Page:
Nevertheless, their 2018 championship duel will most certainly continue to be closely fought.

Talking points ahead of the German Grand Prix are below.

A Different World in 2018 vs. 2016

Nico Rosberg during the Formula One Grand Prix of Germany at Hockenheimring on July 31, 2016 in Hockenheim, Germany. Photo: Getty Images

The Formula 1 landscape looked completely different back in 2016, the last time Formula 1 visited the Hockenheimring. Bernie Ecclestone was still the chief executive of Formula 1.

Nico Rosberg was partnering Lewis Hamilton in the Mercedes team, and was on his way to a driver’s championship that year.

Vettel and teammate Kimi Raikkonen were in the midst of a slump as Ferrari went winless in 2016.

The world was still getting to know a then 18-year-old Max Verstappen, the young Dutchman having won the Spanish Grand Prix in May that year.

And the cars looked completely different, with skinnier and taller rear wings and taller rear tires highlighting the appearance differences.

In 2018, Vettel and Ferrari might be the strongest combination. Rosberg is long from Mercedes, and Valtteri Bottas is doing his best to shine in the wake of Hamilton’s enormous shadow.

Verstappen is still a rising star, though he has come under fire at times for overly aggressive driving and his Red Bull teammate Daniel Ricciardo has garnered more headlines this year, with a pair of race wins alongside his status as an F1 free agent after 2018.

In short, the Formula 1 landscape is hardly recognizable from what it was back in 2016. And even though Hamilton won that year, followed by Ricciardo and Verstappen in second and third, very little will carry over from that race two years ago.

Hamilton, Mercedes Look to Take Back Momentum from Vettel, Ferrari

NORTHAMPTON, ENGLAND – JULY 08: Lewis Hamilton of Great Britain driving the (44) Mercedes AMG Petronas F1 Team Mercedes WO9 leads Sebastian Vettel of Germany driving the (5) Scuderia Ferrari SF71H on track during the Formula One Grand Prix of Great Britain at Silverstone on July 8, 2018 in Northampton, England. (Photo by Charles Coates/Getty Images)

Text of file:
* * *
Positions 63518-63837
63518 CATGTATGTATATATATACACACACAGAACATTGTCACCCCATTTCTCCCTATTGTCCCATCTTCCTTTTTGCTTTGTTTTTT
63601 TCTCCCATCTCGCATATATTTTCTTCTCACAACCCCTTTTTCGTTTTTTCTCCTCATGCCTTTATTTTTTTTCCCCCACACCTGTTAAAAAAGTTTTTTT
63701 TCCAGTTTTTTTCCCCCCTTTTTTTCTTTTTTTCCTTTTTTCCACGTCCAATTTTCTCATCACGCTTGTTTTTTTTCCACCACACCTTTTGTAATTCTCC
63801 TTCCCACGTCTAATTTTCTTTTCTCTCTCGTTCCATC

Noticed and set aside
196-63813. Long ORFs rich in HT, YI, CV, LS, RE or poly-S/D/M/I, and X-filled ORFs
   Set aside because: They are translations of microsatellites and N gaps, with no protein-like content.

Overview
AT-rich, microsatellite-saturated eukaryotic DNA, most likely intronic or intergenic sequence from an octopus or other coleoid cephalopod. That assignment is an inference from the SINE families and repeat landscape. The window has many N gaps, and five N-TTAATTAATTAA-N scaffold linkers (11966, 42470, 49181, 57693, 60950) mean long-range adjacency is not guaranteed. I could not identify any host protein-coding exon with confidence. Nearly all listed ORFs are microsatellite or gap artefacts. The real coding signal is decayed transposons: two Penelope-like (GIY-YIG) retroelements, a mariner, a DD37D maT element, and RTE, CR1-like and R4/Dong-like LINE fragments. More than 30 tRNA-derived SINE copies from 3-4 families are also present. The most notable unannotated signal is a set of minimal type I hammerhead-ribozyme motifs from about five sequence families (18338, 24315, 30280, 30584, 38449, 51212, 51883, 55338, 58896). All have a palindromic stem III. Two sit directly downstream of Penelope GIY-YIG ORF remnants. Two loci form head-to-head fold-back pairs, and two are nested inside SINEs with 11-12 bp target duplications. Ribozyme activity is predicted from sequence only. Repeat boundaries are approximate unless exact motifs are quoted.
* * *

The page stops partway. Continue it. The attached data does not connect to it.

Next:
The seesaw championship fight has tilted back in the favor of Ferrari, with Vettel leading Hamilton after finishes of third and first in Austria and England. Hamilton, meanwhile, DNF’ed in Austria and came home second in England after spinning on Lap 1.

Hamilton trails by nine points, but this is hardly an unfamiliar position for Hamilton in 2018 – he started the year trailing Vettel until he took the championship lead for the first time after the Azerbaijan Grand Prix.

Both teams have had multiple swings of momentum this year – Vettel won the opening two races before finishes of eighth in China (he spun after contact with Verstappen) and a pair of fourth place efforts in Azerbaijan and Spain before getting two more wins in Canada and England.

Hamilton, meanwhile stumbled out of the gates somewhat with finishes of second and third before taking a fortuitous win in Azerbaijan and two dominant wins in Spain and France before the misfortune in Austria.

All told the ebb and flow of the 2018 season seems to change with every race, and while Vettel now leads Hamilton again, things could change this weekend.

Raikkonen Trying to Fend off Ricciardo, Bottas

NORTHAMPTON, ENGLAND – JULY 06: Kimi Raikkonen of Finland driving the (7) Scuderia Ferrari SF71H on track during practice for the Formula One Grand Prix of Great Britain at Silverstone on July 6, 2018 in Northampton, England. (Photo by Mark Thompson/Getty Images)

Kimi Raikkonen is somewhat of a forgotten man this Formula 1 season, but he does rank third in the championship at the moment, 10 points ahead of Ricciardo and 12 points ahead of Bottas.

However, both Ricciardo and Bottas are likely thought to have had better seasons – Ricciardo has the aforementioned wins (at China and Monaco) and the only thing that has kept Bottas from the top step of the podium is a string of horrendous luck.

However, Raikkonen, to his credit, has picked up the pieces whenever others around him have faltered, and he has six podium finishes through 10 races.

However, in order to fully silence any critics, and maybe even keep his Ferrari drive, Raikkonen would do well to get a win in 2018.

Misc.

  • The driver challenging Raikkonen’s position within Ferrari is Sauber’s Charles Leclerc. The Ferrari junior driver has five points finishes, and that could have been six if not for a pit stop error at Silverstone that caused him to leave his pit stall with a loose wheel – it forced him to retire. Leclerc’s star is on the rise, and he could shine again in Germany.
  • Nico Hulkenberg is the “other” German driver on the grid. And though he has a 24 Hours of Le Mans win to his name, he is yet to finish on the podium in an F1 race. The Renault package may not be a podium threat in usual circumstances, but if he stays clean and others falter, he could sneak in there…and doing so in his home race would make that overdue podium even sweeter.
  • After a pair of eighth place finishes, Fernando Alonso has helped McLaren at least stop the bleeding after a dismal stretch of races from Monaco through France in which the team scored zero points. However, the team still has a long way to go, and Germany could be another weekend of struggles.